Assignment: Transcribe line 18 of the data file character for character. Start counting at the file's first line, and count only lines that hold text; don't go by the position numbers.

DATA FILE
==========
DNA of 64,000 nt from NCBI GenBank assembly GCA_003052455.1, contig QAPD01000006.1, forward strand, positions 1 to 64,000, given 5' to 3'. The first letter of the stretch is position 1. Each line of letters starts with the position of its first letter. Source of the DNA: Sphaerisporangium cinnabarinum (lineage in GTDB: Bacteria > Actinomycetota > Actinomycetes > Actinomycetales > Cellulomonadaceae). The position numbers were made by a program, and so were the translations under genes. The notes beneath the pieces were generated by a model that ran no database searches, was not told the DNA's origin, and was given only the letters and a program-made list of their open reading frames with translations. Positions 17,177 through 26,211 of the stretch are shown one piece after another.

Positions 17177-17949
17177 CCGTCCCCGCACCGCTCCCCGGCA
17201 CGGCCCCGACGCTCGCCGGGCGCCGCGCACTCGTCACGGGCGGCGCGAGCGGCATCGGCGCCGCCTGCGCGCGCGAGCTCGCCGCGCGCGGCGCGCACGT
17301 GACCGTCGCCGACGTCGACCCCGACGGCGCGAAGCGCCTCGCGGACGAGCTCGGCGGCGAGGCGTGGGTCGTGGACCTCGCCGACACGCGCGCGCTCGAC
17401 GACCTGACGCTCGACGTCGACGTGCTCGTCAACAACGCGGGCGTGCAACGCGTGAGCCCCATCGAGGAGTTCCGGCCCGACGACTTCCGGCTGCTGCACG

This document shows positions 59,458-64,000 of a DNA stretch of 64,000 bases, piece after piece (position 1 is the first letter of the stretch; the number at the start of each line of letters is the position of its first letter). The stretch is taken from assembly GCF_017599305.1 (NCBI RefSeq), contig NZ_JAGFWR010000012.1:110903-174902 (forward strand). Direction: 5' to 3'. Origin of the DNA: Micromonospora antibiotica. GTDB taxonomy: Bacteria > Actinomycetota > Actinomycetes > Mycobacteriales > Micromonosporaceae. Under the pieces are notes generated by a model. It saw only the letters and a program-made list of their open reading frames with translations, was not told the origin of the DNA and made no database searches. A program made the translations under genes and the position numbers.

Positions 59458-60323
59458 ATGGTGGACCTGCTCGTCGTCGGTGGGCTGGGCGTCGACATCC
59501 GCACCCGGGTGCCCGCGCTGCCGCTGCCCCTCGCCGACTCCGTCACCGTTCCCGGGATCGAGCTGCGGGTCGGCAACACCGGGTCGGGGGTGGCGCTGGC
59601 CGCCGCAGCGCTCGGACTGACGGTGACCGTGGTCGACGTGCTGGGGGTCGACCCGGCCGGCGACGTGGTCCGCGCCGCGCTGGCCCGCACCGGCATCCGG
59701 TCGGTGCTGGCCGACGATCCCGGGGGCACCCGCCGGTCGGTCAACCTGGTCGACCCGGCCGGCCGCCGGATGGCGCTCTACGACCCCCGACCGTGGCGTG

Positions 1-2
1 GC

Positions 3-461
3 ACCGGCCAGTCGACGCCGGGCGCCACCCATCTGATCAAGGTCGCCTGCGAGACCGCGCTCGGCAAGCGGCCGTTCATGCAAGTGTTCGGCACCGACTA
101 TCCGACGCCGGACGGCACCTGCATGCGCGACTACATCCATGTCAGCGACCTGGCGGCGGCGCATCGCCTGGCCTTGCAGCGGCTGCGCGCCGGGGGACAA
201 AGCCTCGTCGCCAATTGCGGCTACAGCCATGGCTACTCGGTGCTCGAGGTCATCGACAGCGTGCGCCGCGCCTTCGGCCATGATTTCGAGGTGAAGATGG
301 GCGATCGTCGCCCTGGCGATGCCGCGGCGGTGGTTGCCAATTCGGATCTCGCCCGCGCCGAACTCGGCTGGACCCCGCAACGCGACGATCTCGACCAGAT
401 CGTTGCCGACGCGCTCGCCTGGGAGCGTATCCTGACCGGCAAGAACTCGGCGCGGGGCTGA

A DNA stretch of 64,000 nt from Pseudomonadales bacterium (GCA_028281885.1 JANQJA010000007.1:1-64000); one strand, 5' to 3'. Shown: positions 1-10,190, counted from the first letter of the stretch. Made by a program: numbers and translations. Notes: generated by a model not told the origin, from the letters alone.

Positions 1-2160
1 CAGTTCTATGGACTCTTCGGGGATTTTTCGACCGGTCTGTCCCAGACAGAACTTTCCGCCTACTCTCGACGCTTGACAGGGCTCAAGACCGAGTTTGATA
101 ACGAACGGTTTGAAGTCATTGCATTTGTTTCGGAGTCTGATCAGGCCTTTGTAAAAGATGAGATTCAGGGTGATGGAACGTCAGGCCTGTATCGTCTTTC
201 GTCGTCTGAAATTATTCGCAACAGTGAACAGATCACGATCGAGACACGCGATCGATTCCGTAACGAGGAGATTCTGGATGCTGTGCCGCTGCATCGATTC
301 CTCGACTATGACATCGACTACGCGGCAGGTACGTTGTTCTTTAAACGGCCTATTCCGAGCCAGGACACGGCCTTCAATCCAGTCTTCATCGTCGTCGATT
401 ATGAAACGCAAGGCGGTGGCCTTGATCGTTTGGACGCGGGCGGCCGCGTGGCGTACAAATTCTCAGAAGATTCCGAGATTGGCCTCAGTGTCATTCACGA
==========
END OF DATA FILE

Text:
201 AGCCTCGTCGCCAATTGCGGCTACAGCCATGGCTACTCGGTGCTCGAGGTCATCGACAGCGTGCGCCGCGCCTTCGGCCATGATTTCGAGGTGAAGATGG